Economic development officials in Niagara County have approved nearly $500,000 in tax breaks for a Buffalo developer seeking a total of $2.6 million in public subsidies to open a small event center and a brewery and restaurant in a “highly distressed” area of Niagara Falls.
The Niagara County Industrial Development Agency’s board of directors voted Wednesday to authorize $457,000 in property, sales and mortgage tax abatements to support T.M. Montante’s $3.3 million redevelopment plans on Third Street in the Falls.
The company has committed to creating 14 full-time jobs, mostly for bartenders, waitresses and cooks. With incentives totaling $2.6 million, the projects would come at a public cost per job of $189,785.
The deal has been criticized in some quarters, with state Sen. Sean Ryan calling it “bad economic development.”
The awarding of tax breaks follows last year’s decision by the state-run USA Niagara Development Corp. to give Montante both buildings along with two nearby vacant lots on Third Street valued at $965,000. The parcels were acquired as part of a larger package of land purchased by the state under a $15 million agreement with their former owner, Lewiston businessman Joe “Smokin’ Joe” Anderson.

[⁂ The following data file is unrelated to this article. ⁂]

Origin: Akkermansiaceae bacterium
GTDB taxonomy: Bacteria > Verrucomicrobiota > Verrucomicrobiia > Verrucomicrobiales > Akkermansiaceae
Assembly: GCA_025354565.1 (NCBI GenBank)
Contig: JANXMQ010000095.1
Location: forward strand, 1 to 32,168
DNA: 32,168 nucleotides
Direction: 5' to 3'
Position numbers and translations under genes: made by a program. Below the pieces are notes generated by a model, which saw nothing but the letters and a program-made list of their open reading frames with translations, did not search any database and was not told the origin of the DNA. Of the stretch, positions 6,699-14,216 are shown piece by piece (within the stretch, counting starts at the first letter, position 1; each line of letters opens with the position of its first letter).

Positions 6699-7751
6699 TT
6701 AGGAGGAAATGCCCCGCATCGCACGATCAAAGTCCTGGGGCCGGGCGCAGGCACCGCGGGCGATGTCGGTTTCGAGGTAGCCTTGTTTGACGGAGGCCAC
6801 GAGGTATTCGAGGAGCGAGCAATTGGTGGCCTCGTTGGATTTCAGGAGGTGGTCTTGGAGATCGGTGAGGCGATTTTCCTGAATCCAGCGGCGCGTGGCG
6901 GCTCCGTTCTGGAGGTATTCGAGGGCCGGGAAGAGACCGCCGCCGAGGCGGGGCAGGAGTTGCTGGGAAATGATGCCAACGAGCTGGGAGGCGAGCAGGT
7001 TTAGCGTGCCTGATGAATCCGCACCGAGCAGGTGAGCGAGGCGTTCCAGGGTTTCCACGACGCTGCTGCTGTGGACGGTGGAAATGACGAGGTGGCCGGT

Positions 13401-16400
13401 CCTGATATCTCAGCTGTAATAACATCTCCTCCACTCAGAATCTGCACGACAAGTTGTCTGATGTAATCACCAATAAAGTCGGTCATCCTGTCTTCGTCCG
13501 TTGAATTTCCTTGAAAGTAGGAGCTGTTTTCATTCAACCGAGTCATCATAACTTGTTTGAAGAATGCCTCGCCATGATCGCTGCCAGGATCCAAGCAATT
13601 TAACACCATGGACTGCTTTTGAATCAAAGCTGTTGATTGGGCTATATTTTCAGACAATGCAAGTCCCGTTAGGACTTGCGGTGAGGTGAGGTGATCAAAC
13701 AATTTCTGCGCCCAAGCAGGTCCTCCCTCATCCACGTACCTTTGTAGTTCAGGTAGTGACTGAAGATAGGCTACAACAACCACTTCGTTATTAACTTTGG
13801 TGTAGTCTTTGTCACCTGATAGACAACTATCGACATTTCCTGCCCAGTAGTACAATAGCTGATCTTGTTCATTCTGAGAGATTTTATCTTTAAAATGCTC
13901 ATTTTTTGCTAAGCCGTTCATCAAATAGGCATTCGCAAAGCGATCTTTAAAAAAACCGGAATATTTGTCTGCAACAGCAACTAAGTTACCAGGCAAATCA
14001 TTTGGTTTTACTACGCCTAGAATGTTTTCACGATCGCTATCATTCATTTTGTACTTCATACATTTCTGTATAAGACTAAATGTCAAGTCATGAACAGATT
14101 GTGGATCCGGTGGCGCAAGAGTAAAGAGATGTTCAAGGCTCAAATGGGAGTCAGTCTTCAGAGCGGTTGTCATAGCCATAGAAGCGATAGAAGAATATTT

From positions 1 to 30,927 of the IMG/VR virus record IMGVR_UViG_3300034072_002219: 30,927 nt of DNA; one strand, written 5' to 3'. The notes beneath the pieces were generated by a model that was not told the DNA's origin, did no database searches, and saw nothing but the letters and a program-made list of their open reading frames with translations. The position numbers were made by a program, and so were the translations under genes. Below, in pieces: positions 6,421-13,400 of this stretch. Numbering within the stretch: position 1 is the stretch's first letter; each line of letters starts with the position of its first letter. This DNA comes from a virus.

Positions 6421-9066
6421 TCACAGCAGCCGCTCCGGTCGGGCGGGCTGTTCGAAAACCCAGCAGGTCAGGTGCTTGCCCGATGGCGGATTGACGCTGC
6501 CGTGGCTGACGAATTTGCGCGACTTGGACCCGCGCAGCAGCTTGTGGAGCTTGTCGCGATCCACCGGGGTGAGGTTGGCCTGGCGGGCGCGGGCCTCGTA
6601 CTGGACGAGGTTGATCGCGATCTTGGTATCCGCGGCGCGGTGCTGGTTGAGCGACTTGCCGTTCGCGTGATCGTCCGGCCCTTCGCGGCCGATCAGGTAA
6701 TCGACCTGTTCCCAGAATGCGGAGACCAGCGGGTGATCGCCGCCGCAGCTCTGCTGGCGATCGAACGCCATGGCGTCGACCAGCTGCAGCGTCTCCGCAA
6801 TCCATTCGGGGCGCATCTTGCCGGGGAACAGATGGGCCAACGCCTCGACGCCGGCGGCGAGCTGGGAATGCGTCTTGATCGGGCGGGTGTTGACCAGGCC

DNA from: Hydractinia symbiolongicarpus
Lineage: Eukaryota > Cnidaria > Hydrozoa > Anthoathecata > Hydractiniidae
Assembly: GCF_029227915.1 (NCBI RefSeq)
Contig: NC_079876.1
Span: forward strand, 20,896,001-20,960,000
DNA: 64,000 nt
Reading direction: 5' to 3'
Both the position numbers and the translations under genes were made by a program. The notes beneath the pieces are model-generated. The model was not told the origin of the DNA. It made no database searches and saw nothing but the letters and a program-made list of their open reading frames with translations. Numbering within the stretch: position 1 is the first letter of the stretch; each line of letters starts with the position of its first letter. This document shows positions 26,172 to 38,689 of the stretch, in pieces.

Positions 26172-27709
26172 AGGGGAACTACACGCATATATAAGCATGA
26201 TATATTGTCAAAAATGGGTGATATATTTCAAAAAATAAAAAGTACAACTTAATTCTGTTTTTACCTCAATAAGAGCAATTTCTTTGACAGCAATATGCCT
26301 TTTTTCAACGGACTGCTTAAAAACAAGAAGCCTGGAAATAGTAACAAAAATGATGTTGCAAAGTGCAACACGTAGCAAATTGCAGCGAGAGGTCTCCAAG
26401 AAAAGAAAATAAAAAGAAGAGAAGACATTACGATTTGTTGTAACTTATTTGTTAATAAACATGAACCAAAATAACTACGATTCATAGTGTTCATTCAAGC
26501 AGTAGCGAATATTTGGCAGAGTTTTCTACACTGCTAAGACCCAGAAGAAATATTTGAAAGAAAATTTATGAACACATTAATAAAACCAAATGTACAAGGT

In one of the buildings located at 500 Third Street, Montante plans to create 6,800 square feet of conference and event space on the first floor and 4,300 square feet of office space on the second floor. At an adjacent building located at 512 Third Street, the company plans to open a brewery and restaurant.
In addition to the IDA tax breaks and the buildings themselves, Montante plans to seek additional public support for both projects, including $788,000 in state and federal tax credits and $456,000 in grants from the Cataract Tourism Fund, a state-sponsored tourism development program administered by the Niagara County IDA.
Before Wednesday’s tax break vote, IDA board member Kevin McCabe credited Montante for taking a “big risk” by investing in an area of the Falls that continues to be challenged by crime, blight and other problems. He noted that under the terms of its 10-year payment-in-lieu-of-taxes agreements with the county, Montante will still make tax payments, albeit at reduced rates.
“I think it’s an excellent project for the neighborhood and for the taxpayers,” he said.
State law frowns upon local IDAs offering tax incentives to retail projects because wages are generally low for the types of jobs being created. One exception allows incentives for retail projects in “highly distressed” areas.
IDA officials say the Montante projects qualify because they are located in the 500 block of Third Street, where poverty and unemployment rates are well above state averages.
“We want industrial projects,” IDA attorney Mark Gabriele said. “We want commercial projects when those are there, but the state has determined that, in these distressed areas, that they will take any type of projects and any type of development, even if it’s the retail type.”
Gabriele said his agency has not yet received formal applications from Montante for grants through the Cataract Tourism Fund. He said the company has also not provided the agency with a timetable for completing either project.